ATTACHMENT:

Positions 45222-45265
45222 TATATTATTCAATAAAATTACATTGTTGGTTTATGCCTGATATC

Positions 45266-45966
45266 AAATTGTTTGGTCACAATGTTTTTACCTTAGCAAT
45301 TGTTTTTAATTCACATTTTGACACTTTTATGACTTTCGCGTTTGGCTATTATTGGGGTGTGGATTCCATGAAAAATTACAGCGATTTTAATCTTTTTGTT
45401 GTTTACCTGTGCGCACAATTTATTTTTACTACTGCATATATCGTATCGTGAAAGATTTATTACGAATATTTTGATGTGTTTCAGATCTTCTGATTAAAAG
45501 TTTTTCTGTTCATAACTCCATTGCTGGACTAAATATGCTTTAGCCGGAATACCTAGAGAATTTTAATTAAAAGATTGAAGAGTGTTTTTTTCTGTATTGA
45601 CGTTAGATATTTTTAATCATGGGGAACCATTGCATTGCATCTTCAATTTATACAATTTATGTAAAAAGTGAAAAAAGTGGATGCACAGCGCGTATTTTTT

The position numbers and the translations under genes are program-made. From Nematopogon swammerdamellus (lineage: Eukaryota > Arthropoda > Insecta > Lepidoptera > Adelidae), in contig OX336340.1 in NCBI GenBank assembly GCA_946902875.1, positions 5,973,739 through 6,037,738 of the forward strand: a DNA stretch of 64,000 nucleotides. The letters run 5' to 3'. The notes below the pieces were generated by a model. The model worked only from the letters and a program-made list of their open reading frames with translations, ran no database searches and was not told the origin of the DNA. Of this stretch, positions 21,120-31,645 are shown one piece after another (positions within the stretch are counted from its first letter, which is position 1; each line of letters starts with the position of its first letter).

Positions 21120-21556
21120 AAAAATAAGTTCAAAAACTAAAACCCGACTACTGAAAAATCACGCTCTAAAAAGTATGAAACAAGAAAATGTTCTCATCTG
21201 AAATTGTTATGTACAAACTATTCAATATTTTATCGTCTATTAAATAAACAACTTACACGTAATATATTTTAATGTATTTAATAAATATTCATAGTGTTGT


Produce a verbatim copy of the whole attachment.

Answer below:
Positions 45222-45265
45222 TATATTATTCAATAAAATTACATTGTTGGTTTATGCCTGATATC

Positions 45266-45966
45266 AAATTGTTTGGTCACAATGTTTTTACCTTAGCAAT
45301 TGTTTTTAATTCACATTTTGACACTTTTATGACTTTCGCGTTTGGCTATTATTGGGGTGTGGATTCCATGAAAAATTACAGCGATTTTAATCTTTTTGTT
45401 GTTTACCTGTGCGCACAATTTATTTTTACTACTGCATATATCGTATCGTGAAAGATTTATTACGAATATTTTGATGTGTTTCAGATCTTCTGATTAAAAG
45501 TTTTTCTGTTCATAACTCCATTGCTGGACTAAATATGCTTTAGCCGGAATACCTAGAGAATTTTAATTAAAAGATTGAAGAGTGTTTTTTTCTGTATTGA
45601 CGTTAGATATTTTTAATCATGGGGAACCATTGCATTGCATCTTCAATTTATACAATTTATGTAAAAAGTGAAAAAAGTGGATGCACAGCGCGTATTTTTT

The position numbers and the translations under genes are program-made. From Nematopogon swammerdamellus (lineage: Eukaryota > Arthropoda > Insecta > Lepidoptera > Adelidae), in contig OX336340.1 in NCBI GenBank assembly GCA_946902875.1, positions 5,973,739 through 6,037,738 of the forward strand: a DNA stretch of 64,000 nucleotides. The letters run 5' to 3'. The notes below the pieces were generated by a model. The model worked only from the letters and a program-made list of their open reading frames with translations, ran no database searches and was not told the origin of the DNA. Of this stretch, positions 21,120-31,645 are shown one piece after another (positions within the stretch are counted from its first letter, which is position 1; each line of letters starts with the position of its first letter).

Positions 21120-21556
21120 AAAAATAAGTTCAAAAACTAAAACCCGACTACTGAAAAATCACGCTCTAAAAAGTATGAAACAAGAAAATGTTCTCATCTG
21201 AAATTGTTATGTACAAACTATTCAATATTTTATCGTCTATTAAATAAACAACTTACACGTAATATATTTTAATGTATTTAATAAATATTCATAGTGTTGT